Alfred H. Myers, 70, a retired government attorney who was a noted amateur photographer, died of cancer Jan. 7 at the Washington Home Hospice.
Mr. Myers came to Washington in 1940 as an attorney with the Social Security Agency. Two years later he moved to Chicago and worked for the Railroad Retirement Board.
After returning to Washington in 1950, he was an attorney and supervisor with the Labor Department. He retired from Labor in 1970 and received the Secretary of Labor's Distinguished Career Service Award that same year.
Mr. Myers won a medal from the Freedoms Foundation in 1955 for his photo-montage entitled "Immortality." Another of his photographs is in a collection at the Smithsonian Institution.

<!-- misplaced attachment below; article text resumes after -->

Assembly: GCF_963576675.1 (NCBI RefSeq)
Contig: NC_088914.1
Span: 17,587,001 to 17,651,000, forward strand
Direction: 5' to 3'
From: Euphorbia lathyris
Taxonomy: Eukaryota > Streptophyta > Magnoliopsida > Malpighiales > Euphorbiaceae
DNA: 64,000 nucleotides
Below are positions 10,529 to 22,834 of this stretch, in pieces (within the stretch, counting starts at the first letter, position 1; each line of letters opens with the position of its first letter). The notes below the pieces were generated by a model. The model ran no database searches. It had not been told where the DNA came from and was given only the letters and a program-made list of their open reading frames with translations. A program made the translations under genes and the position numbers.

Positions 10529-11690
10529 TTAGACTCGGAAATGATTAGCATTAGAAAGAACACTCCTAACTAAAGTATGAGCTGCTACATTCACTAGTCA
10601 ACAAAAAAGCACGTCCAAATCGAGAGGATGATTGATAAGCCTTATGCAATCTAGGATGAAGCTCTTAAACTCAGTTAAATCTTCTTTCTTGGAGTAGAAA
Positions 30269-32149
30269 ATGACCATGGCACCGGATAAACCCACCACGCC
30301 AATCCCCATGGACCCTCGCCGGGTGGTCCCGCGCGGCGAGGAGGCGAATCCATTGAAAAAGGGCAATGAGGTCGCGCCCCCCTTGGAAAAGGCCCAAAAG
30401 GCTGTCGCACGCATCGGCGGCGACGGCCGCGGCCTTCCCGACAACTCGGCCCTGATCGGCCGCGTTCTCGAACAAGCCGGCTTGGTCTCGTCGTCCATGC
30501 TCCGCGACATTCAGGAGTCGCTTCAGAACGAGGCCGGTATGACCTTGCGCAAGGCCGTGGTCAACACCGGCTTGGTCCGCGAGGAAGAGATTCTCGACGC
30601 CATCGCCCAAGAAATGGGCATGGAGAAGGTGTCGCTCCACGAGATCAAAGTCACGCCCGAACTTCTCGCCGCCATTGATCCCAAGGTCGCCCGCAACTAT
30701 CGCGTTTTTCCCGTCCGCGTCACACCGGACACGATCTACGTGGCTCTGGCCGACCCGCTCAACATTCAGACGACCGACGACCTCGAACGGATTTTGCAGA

He was a native of Cincinnati, and earned both bachelor's and law degrees at the University of Cincinnati. He practiced law in Cincinnati, did work for the American Civil Liberties Union there, and wrote for the Court Index Press before coming to Washington.
Mr. Myers retired to California in 1970 where he lived until returning to this area to make his home in Bethesda six years later.
Survivors include his wife, Audrey, and a son, Allen, both of Bethesda, and a sister, Marian Weinberg of Milwaukee.
The family suggests that expressions of sympathy be in the form of contributions to the Washington Home Hospice at 3720 Upton St. NW.